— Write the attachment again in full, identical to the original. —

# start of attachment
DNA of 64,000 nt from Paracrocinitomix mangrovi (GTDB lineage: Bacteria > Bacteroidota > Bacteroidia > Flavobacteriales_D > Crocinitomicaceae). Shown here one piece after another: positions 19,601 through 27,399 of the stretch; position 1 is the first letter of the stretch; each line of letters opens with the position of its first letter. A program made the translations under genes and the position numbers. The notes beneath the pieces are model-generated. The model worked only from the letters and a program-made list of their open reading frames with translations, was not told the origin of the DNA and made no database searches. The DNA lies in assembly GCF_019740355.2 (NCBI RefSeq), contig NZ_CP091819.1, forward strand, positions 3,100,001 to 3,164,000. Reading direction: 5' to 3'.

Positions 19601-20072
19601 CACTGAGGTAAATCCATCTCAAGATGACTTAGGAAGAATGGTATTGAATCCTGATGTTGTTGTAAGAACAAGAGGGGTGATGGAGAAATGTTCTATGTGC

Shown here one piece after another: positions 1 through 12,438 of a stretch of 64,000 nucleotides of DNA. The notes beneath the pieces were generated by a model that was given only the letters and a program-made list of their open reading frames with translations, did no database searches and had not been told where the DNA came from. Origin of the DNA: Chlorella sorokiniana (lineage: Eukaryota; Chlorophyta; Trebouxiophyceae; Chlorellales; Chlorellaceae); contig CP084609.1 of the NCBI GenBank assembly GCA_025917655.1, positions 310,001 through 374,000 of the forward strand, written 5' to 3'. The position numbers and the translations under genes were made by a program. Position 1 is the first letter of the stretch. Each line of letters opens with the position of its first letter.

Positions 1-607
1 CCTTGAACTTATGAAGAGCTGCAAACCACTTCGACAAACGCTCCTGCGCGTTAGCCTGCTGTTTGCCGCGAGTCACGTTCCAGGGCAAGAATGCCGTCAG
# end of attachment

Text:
DNA of 64,000 nt from Paracrocinitomix mangrovi (GTDB lineage: Bacteria > Bacteroidota > Bacteroidia > Flavobacteriales_D > Crocinitomicaceae). Shown here one piece after another: positions 19,601 through 27,399 of the stretch; position 1 is the first letter of the stretch; each line of letters opens with the position of its first letter. A program made the translations under genes and the position numbers. The notes beneath the pieces are model-generated. The model worked only from the letters and a program-made list of their open reading frames with translations, was not told the origin of the DNA and made no database searches. The DNA lies in assembly GCF_019740355.2 (NCBI RefSeq), contig NZ_CP091819.1, forward strand, positions 3,100,001 to 3,164,000. Reading direction: 5' to 3'.

Positions 19601-20072
19601 CACTGAGGTAAATCCATCTCAAGATGACTTAGGAAGAATGGTATTGAATCCTGATGTTGTTGTAAGAACAAGAGGGGTGATGGAGAAATGTTCTATGTGC

Shown here one piece after another: positions 1 through 12,438 of a stretch of 64,000 nucleotides of DNA. The notes beneath the pieces were generated by a model that was given only the letters and a program-made list of their open reading frames with translations, did no database searches and had not been told where the DNA came from. Origin of the DNA: Chlorella sorokiniana (lineage: Eukaryota; Chlorophyta; Trebouxiophyceae; Chlorellales; Chlorellaceae); contig CP084609.1 of the NCBI GenBank assembly GCA_025917655.1, positions 310,001 through 374,000 of the forward strand, written 5' to 3'. The position numbers and the translations under genes were made by a program. Position 1 is the first letter of the stretch. Each line of letters opens with the position of its first letter.

Positions 1-607
1 CCTTGAACTTATGAAGAGCTGCAAACCACTTCGACAAACGCTCCTGCGCGTTAGCCTGCTGTTTGCCGCGAGTCACGTTCCAGGGCAAGAATGCCGTCAG